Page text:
File Managers

15 Best Free and Open Source Linux File Managers

A file manager is software which provides a user interface to assist in the organisation of files. It helps users with their daily work in managing their files on a hard drive or other storage device. With terabyte hard disks becoming prevalent, file managers represent an essential tool in managing file systems.

Every file manager provides basic operations such as to create, open, view, edit, search, rename, move copy, and delete files. However, file managers typically come supplied with sophisticated functionality including network connectivity, directory synchronizing, archive handling, advanced searching, shortcuts, file/folder comparisons, checksums, plugins, and more, making them an incredibly powerful tool.

There are 3 main types of file managers covered in this feature. Orthodox file managers or “Commander-like” file managers have three windows (two panels and one command line window). The second type is the navigational file manager representing the most common type of file manager available today. We also have included the finest console based file managers.

To provide an insight into the quality of software that is available, we have compiled a list of 15 high quality free Linux file managers. Hopefully, there will be something of interest for anyone who wishes to have more control over managing their files.

Here’s our verdict captured in a legendary LinuxLinks-style ratings chart. Only free and open source software is eligible for inclusion.

Ratings chart

Click the links in the table below to learn more about each file manager.

File Managers
KrusaderAdvanced orthodox file manager for KDE
nnnFast and flexible file manager
DolphinDefault file manager for KDE 5
Midnight CommanderUser-friendly yet powerful orthodox file manager
Double CommanderFile manager with two panels side by side
RangerConsole file manager with VI key bindings
PCManFM-QtLightweight Qt-based file manager which uses GLib
PCManFMDefault file manager for LXDE
FilesFile browser designed for elementary OS
GNOME FilesSpatial file manager; default file manager for GNOME
lfTerminal file manager written in Go
GNOME CommanderOrthodox file manager for the GNOME desktop environment
SpacedrivePowered by a virtual distributed filesystem
CliFMShell-like, command line terminal file manager
XfeVery similiar to Windows Explorer

There are many other good file managers not included in this roundup. These are featured in specific roundups in the Productivity section.

This article has been revamped in line with our recent announcement.

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22 Comments
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Jarek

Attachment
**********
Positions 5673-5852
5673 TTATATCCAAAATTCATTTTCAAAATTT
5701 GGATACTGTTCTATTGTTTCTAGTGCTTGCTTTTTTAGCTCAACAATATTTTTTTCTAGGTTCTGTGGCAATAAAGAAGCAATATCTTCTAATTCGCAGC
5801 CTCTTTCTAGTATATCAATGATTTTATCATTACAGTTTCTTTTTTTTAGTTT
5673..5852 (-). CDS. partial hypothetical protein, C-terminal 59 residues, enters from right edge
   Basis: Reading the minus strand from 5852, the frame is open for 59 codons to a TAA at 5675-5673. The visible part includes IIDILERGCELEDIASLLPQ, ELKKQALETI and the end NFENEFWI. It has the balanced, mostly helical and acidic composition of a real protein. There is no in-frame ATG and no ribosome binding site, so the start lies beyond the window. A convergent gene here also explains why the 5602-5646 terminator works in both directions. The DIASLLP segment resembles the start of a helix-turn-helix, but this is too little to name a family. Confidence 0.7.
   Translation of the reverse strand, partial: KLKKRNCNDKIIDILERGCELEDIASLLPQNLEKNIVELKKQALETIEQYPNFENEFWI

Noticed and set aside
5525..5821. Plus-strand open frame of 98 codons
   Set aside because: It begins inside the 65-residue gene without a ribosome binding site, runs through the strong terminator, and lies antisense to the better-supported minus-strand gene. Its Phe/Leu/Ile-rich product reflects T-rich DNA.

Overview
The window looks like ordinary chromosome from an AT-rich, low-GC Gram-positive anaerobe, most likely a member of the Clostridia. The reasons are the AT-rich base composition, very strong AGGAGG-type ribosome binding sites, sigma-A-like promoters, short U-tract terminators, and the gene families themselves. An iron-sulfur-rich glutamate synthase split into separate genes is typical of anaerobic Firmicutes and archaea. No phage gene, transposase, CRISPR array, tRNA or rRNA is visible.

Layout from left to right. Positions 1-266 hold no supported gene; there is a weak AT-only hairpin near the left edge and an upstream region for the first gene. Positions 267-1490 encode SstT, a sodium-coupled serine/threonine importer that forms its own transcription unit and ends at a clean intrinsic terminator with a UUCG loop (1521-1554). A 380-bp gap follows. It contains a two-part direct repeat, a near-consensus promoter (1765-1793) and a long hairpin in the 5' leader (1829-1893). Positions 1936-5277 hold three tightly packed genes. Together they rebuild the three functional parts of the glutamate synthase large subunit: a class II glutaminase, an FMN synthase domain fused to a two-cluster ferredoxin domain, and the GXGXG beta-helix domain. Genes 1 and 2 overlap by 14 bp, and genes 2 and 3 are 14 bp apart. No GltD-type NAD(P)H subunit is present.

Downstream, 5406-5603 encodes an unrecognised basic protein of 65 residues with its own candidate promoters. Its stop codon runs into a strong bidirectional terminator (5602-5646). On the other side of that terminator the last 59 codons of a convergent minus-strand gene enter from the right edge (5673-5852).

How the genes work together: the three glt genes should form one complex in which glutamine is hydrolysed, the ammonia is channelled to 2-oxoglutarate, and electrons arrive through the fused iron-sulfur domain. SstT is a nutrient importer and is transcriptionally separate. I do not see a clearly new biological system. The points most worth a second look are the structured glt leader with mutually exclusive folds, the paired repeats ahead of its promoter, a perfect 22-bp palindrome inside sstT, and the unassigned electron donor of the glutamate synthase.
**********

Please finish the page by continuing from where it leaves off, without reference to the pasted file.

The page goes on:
Jarek
2 years ago

One of the best thought-out managers is inevitably missing here: the rox-filer.

Seggev
Seggev
2 years ago
Reply to  Jarek

rox-filer is dead

Aceed
Aceed
1 year ago

What about zzzfm?

Ben
Ben
1 year ago

zzzfm just seems an outdated/obsolete option.
It appeared in the AUR, and both zzzfm-bin and -git fail to find package libudev which shows a first commit, plus was last updated in July 2014!

Aceed
Aceed
1 year ago
Reply to  Ben

the one I am using is zzzfm from antix repo (maybe mxlinux too) not the AUR zzfm

Allan Kirsch
Allan Kirsch
10 months ago

Konqueror is the ultimate file manage as far as I’m concerned. It is far from “basic” in its functionality. I’ve tried them all. Even Dolphin can’t split windows horizontally and vertically multiple times. Konqueror is king if you are working on a complex project where you need to have numerous windows open and occupy the smallest amount of screen space.

Andrew
Andrew
6 months ago

Surprised to see a couple that are usually mentioned left off of this list: Nemo (from Cinnamon DE) and Thunar (from XFCE).

Billy Bob
Billy Bob
26 days ago
Reply to  Andrew

Thunar is garbage.

woo
woo
26 days ago

Thunar… The default file manager on Xfce?

Andrew
Andrew
26 days ago
Reply to  woo

Billy Bob says it’s garbage.

Alex
Alex
26 days ago

Yazi for console is super fast and nice, I think it’s much better than ranger

DonaldJ
DonaldJ
21 days ago

How close are we to coming to an animated desktop file handler?

It would be nice to have a three headed sleeping dragon on the screen.
The cursor comes near one of the heads. It wakes screaming vicious, bites the cursor, and its associated file opens. When that file is dropped, the dragon head comes into the screen like lightning, blasting fire on the file, closing it..

James
James
17 days ago

I have always found the default file manager to be the best file manager. I use Ubuntu Mate, to Caja is the best file manager for me.

Polmor
Polmor
17 days ago
Reply to  James

If you don’t try others, you’ll always be in the dark.